• Common Mallow: Native; a vigorously healthy plant with showy flowers of bright mauve-purple, with dark veins; a handsome plant, often standing 3 or 4 feet (1 m) high and growing freely in fields, hedgerows and in fallow fields. They are found throughout 'Souls, especially the Common version. The seed is easy to collect, and they will often spread themselves by seed. Musk Mallow is a cousin species grown ornamentally; it has become invasive, though it is not aggressive as Common Mallow in growth. Leaves, flowers, and seeds of muskmallow are edible.

  • Burdock: An invasive a biennial plant. It prefers a fresh, worked soil, rich in humus, and should be positioned in full sunlight. Greater Burdock is rather tall, reaching as much as 2 metres; the flowers are purple and grouped. It was used in Japanese cuisine in human times; the crisp root has a sweet, mild, and pungent flavor with a little muddy harshness that can be reduced by soaking julienned/shredded roots in water.

  • Pale Corydalis is found in rocky woodland and burned or disturbed places.

  • Fireweed: Fireweed is a perennial herbaceous plant, often abundant in wet calcareous to slightly acidic soils in open fields, pastures, and particularly burned-over lands. Its symmetrical flowers have four magenta to pink petals. It has uses as a flavoring, tea, infectiong healing agent, and source of vitamins.

  • Heal-All: Heal-all is a perennial herb, native to the area; flowers grow in a strange cluster. The top lip is a purple hood, and the bottom lip is often white. Medicinally, the whole plant is poulticed onto wounds to promote healing. A mouthwash made from an infusion of the whole plant can be used to treat sore throats, thrush and gum infections. Internally, a tea can be used to treat diarrhea and internal bleeding. It is often found growing in moist areas, waste ground, grassland, woodland edges, and usually in basic and neutral soils.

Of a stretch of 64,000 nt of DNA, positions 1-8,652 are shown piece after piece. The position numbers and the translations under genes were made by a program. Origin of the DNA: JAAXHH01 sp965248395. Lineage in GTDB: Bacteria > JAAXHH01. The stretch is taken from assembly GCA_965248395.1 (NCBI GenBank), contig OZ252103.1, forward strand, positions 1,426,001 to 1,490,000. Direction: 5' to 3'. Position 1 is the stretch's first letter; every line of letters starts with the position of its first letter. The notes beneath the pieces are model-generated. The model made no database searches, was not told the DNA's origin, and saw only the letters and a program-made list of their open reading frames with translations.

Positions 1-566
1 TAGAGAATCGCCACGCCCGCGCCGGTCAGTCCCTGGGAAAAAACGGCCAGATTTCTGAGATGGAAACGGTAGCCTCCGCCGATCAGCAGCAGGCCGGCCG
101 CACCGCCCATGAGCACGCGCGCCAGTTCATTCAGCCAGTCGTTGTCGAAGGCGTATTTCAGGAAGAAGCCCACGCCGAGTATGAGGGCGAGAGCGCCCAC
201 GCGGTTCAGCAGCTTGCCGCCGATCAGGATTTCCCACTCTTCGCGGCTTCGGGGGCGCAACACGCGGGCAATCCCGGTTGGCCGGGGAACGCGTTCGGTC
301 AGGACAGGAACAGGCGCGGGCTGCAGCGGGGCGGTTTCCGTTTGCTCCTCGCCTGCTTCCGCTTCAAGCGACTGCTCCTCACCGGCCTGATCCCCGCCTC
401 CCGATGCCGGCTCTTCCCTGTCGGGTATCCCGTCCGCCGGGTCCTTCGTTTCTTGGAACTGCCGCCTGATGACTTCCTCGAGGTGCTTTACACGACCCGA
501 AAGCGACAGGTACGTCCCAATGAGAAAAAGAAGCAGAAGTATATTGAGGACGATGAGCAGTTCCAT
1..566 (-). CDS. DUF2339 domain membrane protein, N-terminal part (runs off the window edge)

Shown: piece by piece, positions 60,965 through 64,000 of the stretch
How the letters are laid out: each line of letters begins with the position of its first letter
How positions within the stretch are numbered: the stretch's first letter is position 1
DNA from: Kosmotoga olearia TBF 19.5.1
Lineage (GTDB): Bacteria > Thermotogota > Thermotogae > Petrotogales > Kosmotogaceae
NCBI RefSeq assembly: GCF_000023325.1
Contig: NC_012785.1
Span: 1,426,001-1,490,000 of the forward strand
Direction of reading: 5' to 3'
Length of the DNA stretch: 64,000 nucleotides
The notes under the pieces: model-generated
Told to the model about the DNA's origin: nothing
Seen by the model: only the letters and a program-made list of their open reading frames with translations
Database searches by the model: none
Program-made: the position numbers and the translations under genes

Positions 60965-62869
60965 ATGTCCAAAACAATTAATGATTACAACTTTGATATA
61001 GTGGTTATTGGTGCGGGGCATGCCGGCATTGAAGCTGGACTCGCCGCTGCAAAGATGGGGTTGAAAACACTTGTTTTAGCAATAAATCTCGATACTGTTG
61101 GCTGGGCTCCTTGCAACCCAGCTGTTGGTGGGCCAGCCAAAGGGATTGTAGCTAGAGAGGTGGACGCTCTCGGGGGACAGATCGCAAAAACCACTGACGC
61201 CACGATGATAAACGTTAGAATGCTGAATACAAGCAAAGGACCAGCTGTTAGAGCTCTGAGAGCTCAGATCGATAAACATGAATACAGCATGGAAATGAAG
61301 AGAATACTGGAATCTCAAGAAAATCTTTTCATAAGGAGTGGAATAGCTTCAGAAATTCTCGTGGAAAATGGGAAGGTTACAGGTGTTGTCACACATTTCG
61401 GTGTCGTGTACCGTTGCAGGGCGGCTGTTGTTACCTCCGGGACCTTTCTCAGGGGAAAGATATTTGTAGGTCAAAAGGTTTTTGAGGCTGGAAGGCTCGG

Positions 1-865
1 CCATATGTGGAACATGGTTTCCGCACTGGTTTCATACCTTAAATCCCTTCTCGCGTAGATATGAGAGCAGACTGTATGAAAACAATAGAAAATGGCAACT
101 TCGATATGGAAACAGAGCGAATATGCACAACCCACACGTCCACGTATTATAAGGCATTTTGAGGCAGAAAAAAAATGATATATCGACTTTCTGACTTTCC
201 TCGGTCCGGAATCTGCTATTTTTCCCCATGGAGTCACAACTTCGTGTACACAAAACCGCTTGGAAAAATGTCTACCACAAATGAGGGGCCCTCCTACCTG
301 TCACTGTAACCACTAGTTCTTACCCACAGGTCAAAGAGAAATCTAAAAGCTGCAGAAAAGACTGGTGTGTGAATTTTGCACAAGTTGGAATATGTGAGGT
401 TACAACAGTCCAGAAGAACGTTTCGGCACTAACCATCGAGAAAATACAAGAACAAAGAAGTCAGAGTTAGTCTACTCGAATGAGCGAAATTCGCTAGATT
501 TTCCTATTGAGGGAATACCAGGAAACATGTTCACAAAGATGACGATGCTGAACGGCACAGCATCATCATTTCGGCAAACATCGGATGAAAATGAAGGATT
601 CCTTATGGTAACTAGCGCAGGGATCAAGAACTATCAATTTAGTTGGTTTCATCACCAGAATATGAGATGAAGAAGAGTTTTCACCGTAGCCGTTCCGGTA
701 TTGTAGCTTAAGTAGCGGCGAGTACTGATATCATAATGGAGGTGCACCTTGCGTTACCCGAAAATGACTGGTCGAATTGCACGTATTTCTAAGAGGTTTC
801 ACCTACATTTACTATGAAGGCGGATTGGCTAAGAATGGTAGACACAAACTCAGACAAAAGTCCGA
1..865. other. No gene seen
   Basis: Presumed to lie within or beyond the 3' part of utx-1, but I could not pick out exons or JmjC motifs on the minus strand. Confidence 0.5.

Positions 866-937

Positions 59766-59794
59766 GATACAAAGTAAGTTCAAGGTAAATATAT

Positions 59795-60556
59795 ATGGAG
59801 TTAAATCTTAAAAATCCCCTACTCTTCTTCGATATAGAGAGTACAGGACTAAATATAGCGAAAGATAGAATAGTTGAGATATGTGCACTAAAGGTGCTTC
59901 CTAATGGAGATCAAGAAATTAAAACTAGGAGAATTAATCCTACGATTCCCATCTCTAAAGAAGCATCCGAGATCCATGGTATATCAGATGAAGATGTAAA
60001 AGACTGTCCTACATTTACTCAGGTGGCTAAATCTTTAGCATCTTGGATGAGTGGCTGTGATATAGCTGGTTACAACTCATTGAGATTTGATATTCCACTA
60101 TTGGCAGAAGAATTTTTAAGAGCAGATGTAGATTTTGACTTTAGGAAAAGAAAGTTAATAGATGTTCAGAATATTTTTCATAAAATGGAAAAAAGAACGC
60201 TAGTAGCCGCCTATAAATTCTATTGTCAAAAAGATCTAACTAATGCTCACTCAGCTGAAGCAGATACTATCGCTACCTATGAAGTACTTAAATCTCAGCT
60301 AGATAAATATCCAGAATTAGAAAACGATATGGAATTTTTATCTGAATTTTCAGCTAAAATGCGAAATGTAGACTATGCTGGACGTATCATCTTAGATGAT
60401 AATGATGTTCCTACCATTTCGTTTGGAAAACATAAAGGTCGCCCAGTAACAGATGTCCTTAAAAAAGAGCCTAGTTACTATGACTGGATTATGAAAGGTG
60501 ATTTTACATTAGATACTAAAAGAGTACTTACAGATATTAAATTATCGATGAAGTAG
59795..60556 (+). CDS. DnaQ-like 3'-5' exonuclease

• Northern Bilberry: This native flowering plant grows on wet acidic soils on heathland, moorland, tundra, and in the understory of coniferous forests. The flowers are pendulous, urn-shaped, pale pink, 46 mm long, produced in mid spring. The fruit is a dark blue-black berry 58 millimetres (0.200.31 in) diameter, with a white flesh, edible and sweet when ripe in late summer.

4.4  Vines

  • Allegheny Vine: The Allegheny Vine is an invasive biennial climbing plant with very slender stems. The leaves are several times pinnately divided, prehensile, and feathery in texture. The white or pinkish flowers grow in large clusters and appear in summer. This vine can grow up to twelve feet in length on wooded and rocky slopes. The plant grows on wet and wooded slopes, on trees, houses, and other structures.

  • Virgin's Bower: This plant is an aggressively growing vine which can climb to heights of 1020 ft. It grows on the edges of the woods, moist slopes, fence rows, in thickets and on streambanks. Chest pains, sores, boils, and other infections of the skin can be treated with a leaf compress. Folk medicine advises very small amounts internally for migraine headaches, nervous disorders. Extremely toxic if ingested in large amounts -- use with care.

  • Greenbrier: A native common woody vine with sharp thorns and green June-August flowers. The roots have a natural gel that can be used as a thickening agent.

4.5  Underbrush

  • Hazel Alder: This small deciduous shrub is found only in in southeastern Nova Scotia. The plant prefers moist soil near streams, pond margins, and riversides. It usually has multiple stems from its base and reddish-green flowers. The broad, flat, dark green leaves are about 2 to 4 inches long.